The unrest and violence that has erupted in more than a dozen countries across North Africa, the Middle East and South Asia has refocused Americans' attention on two different but not disconnected historical movements in the Muslim world. The first is the campaign of terror launched by Osama bin Laden and an alliance of militant Islamic warriors who have sought to expel the West from Muslim lands, oust pro-Western dictators and unify those lands as a single Islamic nation for over 15 years. This movement, initially supported by America and its allies when it was used to dislodge the Soviet Union from Afghanistan in the 1980s, metastasized into the Al Qaeda terror groups that eventually attacked the United States on 9/11. The toll in American blood and treasure has been over 10,000 lives and trillions of dollars in damages and the cost of U.S. led wars.
This year will long be remembered and analyzed by scholars and students for the so-called “Arab Spring” sweeping the Arab world from North Africa across to the Arabian Peninsula. Simmering tensions in a dozen countries boiled over in protests and revolts toppling several regimes – Tunisia, Egypt and Libya – and pushing others to the brink. In the Persian Gulf Iran is playing an outsized role, threatening the neighborhood: sponsoring terrorism, building nuclear weapons, and dominating the scene in Iraq as America is shown the door by Baghdad. Meanwhile, 44 years of conflict and occupation in Israel-Palestine shows no signs of a solution. Indeed the threat of an American veto to a Palestinian statehood bid in the United Nations illuminates Washington’s dilemma of balancing interests versus America’s principles.
The throngs of Egyptians who have taken to the streets in the Arab world’s most populous country are shaking the foundations of regimes across North Africa and the Middle East with scant hope America will emerge from this new crisis with a winning hand, much less breaking even.
The images are from another place and time, grainy, black and white photos among an archive of American experiences from “back in the day” and they appear in my mind when I think about the word “polio.” One of these ancient photos is of a warehouse-sized room filled with row after row of capsules each containing a person, like some strange 1950s era sci-fi movie. Dozens of nurses in old-style uniforms and caps are buzzing around the tubes. The capsules have viewing windows, access ports, gauges and dials and at one end a pressurized seal where each patient’s head extends outside the tube. The scores of tubes in the image are iron-lungs, the much feared last resort treatment for the thousands and thousands of Americans afflicted with polio who, because of paralysis, were unable to breath on their own. Their lives were extended through the pumps that provided negative air pressure, taking over the function of their ineffective diaphragms.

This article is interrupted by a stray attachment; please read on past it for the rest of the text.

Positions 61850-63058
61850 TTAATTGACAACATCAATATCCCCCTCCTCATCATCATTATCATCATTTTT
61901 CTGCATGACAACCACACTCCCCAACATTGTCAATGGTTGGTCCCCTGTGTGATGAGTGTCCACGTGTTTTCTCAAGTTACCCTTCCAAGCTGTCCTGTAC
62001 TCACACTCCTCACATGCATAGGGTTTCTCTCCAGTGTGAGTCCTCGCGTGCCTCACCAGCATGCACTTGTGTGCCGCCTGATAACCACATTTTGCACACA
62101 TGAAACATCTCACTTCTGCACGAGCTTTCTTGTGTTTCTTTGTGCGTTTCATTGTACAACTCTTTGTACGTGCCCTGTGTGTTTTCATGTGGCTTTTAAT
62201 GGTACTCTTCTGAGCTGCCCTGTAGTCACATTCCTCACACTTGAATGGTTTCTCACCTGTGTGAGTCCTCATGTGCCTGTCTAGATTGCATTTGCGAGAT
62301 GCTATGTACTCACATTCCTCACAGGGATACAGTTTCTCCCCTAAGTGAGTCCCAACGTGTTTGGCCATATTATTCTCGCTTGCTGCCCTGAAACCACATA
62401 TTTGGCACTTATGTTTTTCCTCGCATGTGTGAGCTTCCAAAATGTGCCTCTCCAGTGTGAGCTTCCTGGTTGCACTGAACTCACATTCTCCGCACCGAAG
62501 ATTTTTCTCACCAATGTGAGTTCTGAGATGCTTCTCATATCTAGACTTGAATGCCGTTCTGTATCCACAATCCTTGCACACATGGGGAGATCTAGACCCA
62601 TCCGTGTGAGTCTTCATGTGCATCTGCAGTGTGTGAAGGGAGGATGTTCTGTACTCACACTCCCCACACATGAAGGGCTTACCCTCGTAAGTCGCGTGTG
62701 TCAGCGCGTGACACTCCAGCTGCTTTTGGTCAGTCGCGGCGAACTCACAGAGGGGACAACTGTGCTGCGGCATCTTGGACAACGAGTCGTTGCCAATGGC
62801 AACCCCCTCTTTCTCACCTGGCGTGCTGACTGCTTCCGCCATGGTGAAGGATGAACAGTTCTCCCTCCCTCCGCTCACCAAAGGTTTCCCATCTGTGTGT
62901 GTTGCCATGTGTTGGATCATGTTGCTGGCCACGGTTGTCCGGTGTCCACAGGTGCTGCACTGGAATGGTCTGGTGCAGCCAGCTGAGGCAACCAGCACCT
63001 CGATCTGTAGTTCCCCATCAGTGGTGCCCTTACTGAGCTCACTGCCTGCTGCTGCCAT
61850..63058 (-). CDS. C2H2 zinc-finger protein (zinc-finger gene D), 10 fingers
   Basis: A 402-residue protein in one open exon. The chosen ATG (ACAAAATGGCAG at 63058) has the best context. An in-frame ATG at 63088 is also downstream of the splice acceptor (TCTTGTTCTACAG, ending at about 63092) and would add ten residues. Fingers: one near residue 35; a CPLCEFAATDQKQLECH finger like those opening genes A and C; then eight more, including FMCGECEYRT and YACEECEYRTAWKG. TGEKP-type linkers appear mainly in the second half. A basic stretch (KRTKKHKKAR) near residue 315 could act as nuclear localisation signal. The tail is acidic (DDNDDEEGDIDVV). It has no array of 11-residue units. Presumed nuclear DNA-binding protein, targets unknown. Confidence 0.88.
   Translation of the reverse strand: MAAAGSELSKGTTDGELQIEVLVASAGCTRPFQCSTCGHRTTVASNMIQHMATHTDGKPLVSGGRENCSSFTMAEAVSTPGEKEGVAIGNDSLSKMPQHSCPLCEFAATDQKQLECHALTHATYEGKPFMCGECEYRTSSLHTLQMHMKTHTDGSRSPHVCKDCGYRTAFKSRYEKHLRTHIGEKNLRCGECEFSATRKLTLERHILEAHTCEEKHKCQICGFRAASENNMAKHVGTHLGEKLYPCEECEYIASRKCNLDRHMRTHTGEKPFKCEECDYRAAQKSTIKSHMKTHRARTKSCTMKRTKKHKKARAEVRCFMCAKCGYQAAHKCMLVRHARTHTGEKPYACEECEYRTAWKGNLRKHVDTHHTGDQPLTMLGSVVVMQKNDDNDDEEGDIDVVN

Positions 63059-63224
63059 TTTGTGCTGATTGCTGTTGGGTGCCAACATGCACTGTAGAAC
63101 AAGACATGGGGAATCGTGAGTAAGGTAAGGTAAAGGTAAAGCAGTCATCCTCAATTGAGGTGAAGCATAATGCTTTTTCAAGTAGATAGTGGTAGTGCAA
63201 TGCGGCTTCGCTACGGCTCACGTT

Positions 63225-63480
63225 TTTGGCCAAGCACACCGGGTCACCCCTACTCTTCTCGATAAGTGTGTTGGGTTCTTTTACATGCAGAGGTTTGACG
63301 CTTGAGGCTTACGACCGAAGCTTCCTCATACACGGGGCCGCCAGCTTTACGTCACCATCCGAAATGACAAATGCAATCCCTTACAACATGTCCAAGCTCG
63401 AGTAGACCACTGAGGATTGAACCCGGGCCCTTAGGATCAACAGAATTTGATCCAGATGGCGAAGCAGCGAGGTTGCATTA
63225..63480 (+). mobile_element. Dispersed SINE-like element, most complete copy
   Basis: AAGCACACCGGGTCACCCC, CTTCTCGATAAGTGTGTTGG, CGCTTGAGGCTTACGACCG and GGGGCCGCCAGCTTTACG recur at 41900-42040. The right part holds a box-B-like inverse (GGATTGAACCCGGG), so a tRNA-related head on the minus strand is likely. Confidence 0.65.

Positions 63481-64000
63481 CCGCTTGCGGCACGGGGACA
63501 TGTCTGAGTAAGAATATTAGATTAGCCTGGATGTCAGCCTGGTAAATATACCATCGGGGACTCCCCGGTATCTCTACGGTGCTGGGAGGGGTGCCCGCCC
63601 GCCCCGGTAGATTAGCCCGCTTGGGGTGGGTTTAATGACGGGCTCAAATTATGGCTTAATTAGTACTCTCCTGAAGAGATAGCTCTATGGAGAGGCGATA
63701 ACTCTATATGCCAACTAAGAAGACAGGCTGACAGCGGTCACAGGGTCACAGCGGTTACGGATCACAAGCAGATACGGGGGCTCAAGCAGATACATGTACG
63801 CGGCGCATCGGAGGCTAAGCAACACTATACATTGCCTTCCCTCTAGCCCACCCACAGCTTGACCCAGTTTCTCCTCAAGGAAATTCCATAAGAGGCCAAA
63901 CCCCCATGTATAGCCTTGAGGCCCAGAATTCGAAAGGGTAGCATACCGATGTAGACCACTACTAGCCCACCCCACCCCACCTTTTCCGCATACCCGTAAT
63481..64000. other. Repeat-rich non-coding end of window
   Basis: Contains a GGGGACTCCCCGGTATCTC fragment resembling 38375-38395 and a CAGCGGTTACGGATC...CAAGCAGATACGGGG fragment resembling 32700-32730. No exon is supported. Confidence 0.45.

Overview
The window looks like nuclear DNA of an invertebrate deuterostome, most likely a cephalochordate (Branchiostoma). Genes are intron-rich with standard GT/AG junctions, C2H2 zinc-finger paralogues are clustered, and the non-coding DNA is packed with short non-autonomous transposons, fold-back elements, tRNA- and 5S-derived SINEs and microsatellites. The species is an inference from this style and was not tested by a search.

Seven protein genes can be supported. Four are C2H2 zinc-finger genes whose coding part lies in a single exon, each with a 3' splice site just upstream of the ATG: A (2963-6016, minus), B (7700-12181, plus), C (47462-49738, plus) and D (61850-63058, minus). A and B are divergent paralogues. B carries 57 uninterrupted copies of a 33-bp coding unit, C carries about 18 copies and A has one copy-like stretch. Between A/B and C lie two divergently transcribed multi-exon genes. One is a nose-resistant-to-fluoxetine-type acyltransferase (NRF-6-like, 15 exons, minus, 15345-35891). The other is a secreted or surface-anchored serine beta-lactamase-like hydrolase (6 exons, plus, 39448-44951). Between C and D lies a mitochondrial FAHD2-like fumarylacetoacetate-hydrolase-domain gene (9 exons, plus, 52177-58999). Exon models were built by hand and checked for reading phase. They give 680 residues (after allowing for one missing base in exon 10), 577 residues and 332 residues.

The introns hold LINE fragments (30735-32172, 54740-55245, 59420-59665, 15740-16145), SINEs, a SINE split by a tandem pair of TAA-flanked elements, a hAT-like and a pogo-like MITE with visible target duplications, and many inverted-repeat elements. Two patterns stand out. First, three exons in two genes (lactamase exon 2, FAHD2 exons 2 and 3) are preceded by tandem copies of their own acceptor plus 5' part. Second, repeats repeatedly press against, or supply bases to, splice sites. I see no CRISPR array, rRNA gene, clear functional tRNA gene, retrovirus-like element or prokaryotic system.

Indifference to global developments is not a new phenomenon in America’s public life. In recounting the story of the Council on Foreign Relations, Colorado College political scientist David Hendrickson, writing in “Foreign Affairs,” noted the relative ignorance among officials and the public about the world. Of the former he said the U.S. State Department, in the wake of World War I, lacked the “detailed knowledge of European conditions that would be required for redrawing, as fairly as could be done, the map of the world.” Of the citizenry of the day, he said “American domestic opinion was returning with a vengeance, to the insular habits that had long characterized it,” citing as evidence the “Philadelphia Record’s” comment in 1928 that, “The American people don’t give a hoot in a rainbarrel who controls north China.”
Jon Stewart on the Daily Show continued coverage of the New York City Islamic Center controversy last night ("Tennessee No Evil") taking his examination of the controversy from the Park 51 Center (the so-called "Ground Zero Mosque") in Manhattan, two blocks from the WTC, to Murfreesboro, Tennessee, "18,000 blocks" from the WTC.
"They came first for the Communists and I didn't speak up because I wasn't a Communist. Then they came for the trade unionists and I didn't speak up because I wasn't a trade unionist. Then they came for the Jews and I didn't speak up because I wasn't a Jew. Then they came for me and by that time no one was left to speak up.."